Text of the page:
Thermal shock

Thermal shock is a type of rapidly transient mechanical load. By definition, it is a mechanical load caused by a rapid change of temperature of a certain point. It can be also extended to the case of a thermal gradient, which makes different parts of an object expand by different amounts. This differential expansion can be more directly understood in terms of strain, than in terms of stress, as it is shown in the following. At some point, this stress can exceed the tensile strength of the material, causing a crack to form. If nothing stops this crack from propagating through the material, it will cause the object's structure to fail.

Failure due to thermal shock can be prevented by: [1]

  1. Reducing the thermal gradient seen by the object, by changing its temperature more slowly or increasing the material's thermal conductivity
  2. Reducing the material's coefficient of thermal expansion
  3. Increasing its strength
  4. Introducing built-in compressive stress, as for example in tempered glass
  5. Decreasing its Young's modulus
  6. Increasing its toughness, by crack tip blunting (i.e., plasticity or phase transformation) or crack deflection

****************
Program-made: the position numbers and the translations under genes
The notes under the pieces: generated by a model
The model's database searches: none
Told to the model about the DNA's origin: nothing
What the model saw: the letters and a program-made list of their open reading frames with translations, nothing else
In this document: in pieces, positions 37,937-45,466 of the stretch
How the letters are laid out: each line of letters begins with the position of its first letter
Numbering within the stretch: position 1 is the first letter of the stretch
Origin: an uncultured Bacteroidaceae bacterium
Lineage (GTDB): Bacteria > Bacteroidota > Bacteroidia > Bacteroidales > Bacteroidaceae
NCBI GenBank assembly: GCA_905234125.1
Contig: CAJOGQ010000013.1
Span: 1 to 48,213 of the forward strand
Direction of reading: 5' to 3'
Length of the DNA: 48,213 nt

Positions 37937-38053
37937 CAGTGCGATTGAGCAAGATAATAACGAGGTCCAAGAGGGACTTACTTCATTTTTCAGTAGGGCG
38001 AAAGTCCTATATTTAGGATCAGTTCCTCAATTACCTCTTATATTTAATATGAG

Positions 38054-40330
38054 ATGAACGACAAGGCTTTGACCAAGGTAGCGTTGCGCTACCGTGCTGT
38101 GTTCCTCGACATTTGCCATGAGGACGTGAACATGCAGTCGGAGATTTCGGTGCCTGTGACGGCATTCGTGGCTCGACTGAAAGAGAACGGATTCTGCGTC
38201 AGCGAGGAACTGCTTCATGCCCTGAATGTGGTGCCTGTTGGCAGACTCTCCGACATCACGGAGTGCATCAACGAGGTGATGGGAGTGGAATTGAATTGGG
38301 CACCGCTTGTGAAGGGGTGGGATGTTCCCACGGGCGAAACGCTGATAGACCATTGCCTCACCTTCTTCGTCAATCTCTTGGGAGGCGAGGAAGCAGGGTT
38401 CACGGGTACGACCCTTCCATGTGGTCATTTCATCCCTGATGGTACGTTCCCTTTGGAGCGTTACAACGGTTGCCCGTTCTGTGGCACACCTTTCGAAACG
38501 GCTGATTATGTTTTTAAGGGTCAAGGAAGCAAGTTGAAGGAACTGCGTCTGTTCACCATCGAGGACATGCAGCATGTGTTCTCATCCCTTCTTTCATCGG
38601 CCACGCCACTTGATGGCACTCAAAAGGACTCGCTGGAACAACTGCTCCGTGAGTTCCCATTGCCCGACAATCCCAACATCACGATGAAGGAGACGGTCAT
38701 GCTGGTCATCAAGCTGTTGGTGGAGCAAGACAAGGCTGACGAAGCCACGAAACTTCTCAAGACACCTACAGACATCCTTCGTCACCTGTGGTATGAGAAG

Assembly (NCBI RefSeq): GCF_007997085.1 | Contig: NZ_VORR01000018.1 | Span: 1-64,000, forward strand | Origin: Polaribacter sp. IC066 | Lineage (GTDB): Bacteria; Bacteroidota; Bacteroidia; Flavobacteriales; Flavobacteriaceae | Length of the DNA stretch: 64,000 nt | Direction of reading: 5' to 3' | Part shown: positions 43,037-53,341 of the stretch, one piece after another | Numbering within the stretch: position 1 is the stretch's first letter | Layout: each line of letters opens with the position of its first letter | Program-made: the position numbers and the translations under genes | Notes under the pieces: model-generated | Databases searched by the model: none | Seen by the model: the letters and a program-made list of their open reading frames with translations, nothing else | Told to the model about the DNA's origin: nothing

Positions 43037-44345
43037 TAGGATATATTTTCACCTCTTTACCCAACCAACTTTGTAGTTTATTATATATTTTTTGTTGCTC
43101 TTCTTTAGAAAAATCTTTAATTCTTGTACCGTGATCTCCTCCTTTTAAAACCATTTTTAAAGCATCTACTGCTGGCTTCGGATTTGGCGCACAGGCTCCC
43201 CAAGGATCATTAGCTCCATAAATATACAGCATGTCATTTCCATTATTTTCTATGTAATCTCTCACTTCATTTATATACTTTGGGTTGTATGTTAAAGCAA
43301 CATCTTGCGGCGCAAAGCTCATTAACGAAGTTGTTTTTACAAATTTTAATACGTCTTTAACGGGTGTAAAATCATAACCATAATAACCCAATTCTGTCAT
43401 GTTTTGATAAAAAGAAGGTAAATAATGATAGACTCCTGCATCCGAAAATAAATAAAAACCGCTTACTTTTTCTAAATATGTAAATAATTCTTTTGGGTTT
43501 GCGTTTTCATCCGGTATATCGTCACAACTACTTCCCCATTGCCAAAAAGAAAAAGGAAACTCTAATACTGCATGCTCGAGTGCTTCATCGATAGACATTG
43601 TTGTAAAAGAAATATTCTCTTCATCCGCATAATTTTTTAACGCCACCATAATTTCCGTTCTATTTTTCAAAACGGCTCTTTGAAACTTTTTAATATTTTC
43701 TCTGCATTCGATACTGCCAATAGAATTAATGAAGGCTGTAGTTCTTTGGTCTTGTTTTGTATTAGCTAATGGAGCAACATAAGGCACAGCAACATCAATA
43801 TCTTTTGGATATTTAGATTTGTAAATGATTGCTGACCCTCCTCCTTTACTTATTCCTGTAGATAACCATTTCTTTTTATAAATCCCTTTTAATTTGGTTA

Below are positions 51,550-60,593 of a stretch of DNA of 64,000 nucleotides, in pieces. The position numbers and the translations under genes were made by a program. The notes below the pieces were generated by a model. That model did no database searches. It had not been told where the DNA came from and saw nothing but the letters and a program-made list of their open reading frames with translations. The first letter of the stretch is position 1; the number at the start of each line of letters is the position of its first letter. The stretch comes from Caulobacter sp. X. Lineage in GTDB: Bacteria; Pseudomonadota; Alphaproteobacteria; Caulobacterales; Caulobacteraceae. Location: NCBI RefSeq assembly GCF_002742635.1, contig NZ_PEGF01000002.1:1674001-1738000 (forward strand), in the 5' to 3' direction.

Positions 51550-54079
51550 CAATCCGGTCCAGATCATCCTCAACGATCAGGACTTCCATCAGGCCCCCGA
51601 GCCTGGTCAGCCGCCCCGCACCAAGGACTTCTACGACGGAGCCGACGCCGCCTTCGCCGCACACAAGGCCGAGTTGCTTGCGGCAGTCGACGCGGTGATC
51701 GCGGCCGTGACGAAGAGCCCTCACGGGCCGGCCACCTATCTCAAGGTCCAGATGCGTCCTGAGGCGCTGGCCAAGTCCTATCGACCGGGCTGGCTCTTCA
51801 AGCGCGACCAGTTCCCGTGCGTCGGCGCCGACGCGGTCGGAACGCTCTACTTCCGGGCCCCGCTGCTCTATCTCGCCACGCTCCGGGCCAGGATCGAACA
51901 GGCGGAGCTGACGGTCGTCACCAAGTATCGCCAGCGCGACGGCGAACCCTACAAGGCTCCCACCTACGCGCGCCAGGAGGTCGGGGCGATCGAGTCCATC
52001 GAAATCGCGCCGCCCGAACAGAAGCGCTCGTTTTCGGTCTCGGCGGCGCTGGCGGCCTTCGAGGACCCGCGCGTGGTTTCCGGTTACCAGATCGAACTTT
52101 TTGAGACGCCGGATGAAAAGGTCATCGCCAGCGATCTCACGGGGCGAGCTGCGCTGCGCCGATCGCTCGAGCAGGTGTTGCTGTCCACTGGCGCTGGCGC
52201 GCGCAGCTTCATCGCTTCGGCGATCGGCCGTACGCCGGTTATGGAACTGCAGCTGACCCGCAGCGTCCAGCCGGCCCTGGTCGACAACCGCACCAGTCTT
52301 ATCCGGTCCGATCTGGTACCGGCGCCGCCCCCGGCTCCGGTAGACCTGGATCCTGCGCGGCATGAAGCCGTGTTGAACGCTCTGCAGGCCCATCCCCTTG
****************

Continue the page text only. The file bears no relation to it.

Effect on materialsEdit

Borosilicate glass is made to withstand thermal shock better than most other glass through a combination of reduced expansion coefficient and greater strength, though fused quartz outperforms it in both these respects. Some glass-ceramic materials (mostly in the lithium aluminosilicate (LAS) system[2]) include a controlled proportion of material with a negative expansion coefficient, so that the overall coefficient can be reduced to almost exactly zero over a reasonably wide range of temperatures.

Among the best thermomechanical materials, there are alumina, zirconia, tungsten alloys, silicon nitride, silicon carbide, boron carbide, and some stainless steels.

Reinforced carbon-carbon is extremely resistant to thermal shock, due to graphite's extremely high thermal conductivity and low expansion coefficient, the high strength of carbon fiber, and a reasonable ability to deflect cracks within the structure.

To measure thermal shock, the impulse excitation technique proved to be a useful tool. It can be used to measure Young's modulus, Shear modulus, Poisson's ratio and damping coefficient in a non destructive way. The same test-piece can be measured after different thermal shock cycles and this way the deterioration in physical properties can be mapped out.

Thermal shock resistanceEdit

Thermal shock resistance measures can be used for material selection in applications subject to rapid temperature changes. A common measure of thermal shock resistance is the maximum temperature differential,  , which can be sustained by the material for a given thickness.[3]